Sadly, I think that there needs to less regulation in some ways, certainly less corporate oversight. Our current system was and is working, but it can be better if it is simpler.
Follow my logic. Everyday, I make sure that I dot the “I” and cross the “T” because of bureaucracy repercussion of rules. More rules, more threats. This cycle takes more time for me and less time for me to devote to taking care of the business of putting together a safe plan to move you and my aircraft from one airport to another.
Remember many of us have been doing this for almost 30 years. I have seen more mistakes and mishaps that resulted in the loss of friends than I care to see between my civilian and military career. I think of that everyday as I make decisions. I don’t really need another rule to be safer. What I need is leeway to allow me to utilize my experience in making decisions. The law is clear. “The Captain is the final authority”. That means, no matter what the reasons, if something goes bad, it is my fault. So I am just like every pilot I know: very careful. I try not to get in a hurry and distracted.
I learned a great piece of advice many years ago from a very senior captain I flew with a lot, Dave K. I asked Dave how he always keeps his cool and handles things so calmly. He turned to me and said, “I never argue because I never get mad; I don’t have to get mad because I am the Captain and I always win the discussion!”
In the end, I use this almost everyday. I use it in dealing with the problems that are encountered in my operations. If it is to help the ticket agent, great. If it is to help resolve issues with the crew, great. If it is to help the most important person, you the passengers, even better.
I often travel between LGA and an airport in the southeast. Coming back to LGA it only takes me 20 minutes to get to my departure airport and 99 percent of the time when I get there the Internet updates and the departure screens tell me everything is on time. I get through security and end up waiting sic to eight hours because either the plane is not there or ATC at LGA won’t let us leave. I have heard I could track my plane’s whereabouts if I had its tail number. How can I do this and evaluate the extent of the backup at LGA? — Egidio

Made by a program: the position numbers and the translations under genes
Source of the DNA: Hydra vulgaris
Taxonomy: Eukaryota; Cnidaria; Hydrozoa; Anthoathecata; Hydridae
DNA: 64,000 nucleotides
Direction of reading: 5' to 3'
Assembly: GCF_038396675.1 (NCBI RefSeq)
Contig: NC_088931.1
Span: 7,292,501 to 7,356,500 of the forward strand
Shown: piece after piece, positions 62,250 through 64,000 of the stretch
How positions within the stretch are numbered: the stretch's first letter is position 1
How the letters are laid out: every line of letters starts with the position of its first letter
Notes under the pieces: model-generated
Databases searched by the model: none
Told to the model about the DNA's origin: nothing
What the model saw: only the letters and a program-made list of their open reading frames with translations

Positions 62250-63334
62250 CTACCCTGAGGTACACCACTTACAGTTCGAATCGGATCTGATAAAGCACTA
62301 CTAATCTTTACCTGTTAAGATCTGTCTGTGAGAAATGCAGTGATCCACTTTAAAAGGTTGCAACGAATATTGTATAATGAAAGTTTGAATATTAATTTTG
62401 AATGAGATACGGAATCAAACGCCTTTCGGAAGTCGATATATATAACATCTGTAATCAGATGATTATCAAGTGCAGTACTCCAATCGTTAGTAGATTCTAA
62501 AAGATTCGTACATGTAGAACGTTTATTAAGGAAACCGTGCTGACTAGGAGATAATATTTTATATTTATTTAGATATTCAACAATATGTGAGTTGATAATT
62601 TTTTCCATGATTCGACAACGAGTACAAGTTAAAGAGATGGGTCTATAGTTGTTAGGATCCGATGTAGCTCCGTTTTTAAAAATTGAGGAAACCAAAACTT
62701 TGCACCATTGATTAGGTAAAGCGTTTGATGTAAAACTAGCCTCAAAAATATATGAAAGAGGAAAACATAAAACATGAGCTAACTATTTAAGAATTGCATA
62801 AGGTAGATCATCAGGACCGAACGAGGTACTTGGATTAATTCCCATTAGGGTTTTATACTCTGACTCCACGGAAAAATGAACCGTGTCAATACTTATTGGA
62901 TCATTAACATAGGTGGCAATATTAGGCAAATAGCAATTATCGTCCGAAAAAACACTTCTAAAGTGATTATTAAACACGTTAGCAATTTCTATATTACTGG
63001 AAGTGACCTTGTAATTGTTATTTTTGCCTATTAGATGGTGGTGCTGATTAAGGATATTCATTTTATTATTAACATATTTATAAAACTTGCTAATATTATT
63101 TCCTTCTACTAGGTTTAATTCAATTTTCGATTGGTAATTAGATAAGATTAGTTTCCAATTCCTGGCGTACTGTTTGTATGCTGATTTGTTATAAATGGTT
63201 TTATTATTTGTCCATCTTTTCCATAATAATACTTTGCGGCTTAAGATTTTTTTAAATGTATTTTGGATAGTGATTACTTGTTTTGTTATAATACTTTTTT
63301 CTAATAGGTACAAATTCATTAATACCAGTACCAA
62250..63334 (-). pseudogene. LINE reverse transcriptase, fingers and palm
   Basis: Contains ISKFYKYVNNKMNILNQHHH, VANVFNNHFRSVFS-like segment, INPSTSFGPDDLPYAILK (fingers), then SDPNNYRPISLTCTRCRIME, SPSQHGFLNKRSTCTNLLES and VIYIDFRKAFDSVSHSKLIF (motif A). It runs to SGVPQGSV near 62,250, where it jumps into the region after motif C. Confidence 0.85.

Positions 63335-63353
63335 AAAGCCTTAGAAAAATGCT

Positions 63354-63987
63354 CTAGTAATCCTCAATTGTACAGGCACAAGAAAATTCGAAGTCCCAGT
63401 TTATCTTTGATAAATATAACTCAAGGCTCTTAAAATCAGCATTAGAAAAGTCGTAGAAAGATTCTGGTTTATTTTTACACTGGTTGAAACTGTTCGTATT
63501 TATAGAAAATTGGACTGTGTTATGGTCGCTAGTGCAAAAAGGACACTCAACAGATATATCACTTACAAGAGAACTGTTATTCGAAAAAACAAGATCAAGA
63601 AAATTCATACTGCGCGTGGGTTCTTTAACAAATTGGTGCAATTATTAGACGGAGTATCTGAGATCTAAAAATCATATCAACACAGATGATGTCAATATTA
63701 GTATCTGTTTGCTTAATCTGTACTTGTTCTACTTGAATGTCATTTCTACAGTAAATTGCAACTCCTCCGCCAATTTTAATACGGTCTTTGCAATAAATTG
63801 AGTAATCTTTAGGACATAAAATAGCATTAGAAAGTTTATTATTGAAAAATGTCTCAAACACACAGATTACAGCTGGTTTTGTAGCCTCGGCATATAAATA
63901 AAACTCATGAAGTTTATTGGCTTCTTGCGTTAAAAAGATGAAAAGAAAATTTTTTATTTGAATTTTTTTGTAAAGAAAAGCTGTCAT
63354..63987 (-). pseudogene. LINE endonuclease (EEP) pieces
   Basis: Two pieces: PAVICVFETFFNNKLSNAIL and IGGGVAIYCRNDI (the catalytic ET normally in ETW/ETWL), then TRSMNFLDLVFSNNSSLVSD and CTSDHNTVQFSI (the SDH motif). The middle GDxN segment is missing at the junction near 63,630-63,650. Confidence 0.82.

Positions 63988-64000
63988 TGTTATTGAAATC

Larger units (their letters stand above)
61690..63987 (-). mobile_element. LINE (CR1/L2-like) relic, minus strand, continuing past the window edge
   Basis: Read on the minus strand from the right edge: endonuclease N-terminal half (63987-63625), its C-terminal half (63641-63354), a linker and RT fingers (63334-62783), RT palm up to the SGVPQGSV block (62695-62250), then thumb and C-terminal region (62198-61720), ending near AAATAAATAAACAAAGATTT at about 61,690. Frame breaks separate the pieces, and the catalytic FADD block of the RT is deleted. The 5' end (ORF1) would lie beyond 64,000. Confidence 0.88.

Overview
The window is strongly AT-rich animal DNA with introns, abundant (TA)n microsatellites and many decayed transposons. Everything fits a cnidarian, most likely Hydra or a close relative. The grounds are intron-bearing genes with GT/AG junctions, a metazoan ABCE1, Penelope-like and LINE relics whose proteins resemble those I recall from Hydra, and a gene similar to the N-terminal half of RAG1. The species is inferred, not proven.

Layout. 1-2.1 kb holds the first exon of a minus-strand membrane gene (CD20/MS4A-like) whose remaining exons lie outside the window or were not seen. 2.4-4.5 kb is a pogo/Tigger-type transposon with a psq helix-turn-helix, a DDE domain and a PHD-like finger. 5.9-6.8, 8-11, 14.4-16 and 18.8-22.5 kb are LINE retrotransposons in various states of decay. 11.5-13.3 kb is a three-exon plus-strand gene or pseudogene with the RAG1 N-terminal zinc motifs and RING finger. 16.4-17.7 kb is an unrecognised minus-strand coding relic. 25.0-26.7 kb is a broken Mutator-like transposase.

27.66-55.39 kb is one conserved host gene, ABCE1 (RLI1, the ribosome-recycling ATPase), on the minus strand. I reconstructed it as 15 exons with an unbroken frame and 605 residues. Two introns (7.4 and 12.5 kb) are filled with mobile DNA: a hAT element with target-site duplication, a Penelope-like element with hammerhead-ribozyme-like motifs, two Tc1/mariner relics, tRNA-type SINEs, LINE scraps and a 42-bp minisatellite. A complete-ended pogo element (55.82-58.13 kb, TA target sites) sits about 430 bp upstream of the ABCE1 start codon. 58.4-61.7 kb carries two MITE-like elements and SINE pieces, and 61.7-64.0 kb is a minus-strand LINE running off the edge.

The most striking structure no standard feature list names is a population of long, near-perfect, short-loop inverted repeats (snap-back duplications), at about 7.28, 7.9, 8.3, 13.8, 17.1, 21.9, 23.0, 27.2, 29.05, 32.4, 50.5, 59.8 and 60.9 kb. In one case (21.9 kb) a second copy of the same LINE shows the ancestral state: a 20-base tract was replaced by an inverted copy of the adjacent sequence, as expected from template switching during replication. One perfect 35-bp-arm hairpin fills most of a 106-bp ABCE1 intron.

Good Question; there are many, many resources to help you track flights — too many to single out. The iPhone has some great ones. Many more are for Mac and PC’s too.
But find one that can help you execute this knowledge. If one flight is delayed going to an airport, then all of the flights are probably being impacted almost equally. So if you headed to LGA … check all airlines headed to LGA from where you are. See what the consensus reports on the flight monitors show.
Continental’s website is one of the easiest to use to track it’s own flights. They use a prompt that shows the current flight you inquired about and the inbound aircraft’s status. I commute from the midwest to NYC’s airports on a weekly basis. I have commuted to work for 23 years. I know what you’re talking about. I do find that the web applications seem more accurate. Some favorite Apps are Flighwise, FlightAware, and Flight Update Pro. These are all well done. The FAA has their website to report known delays too. Hope this helps!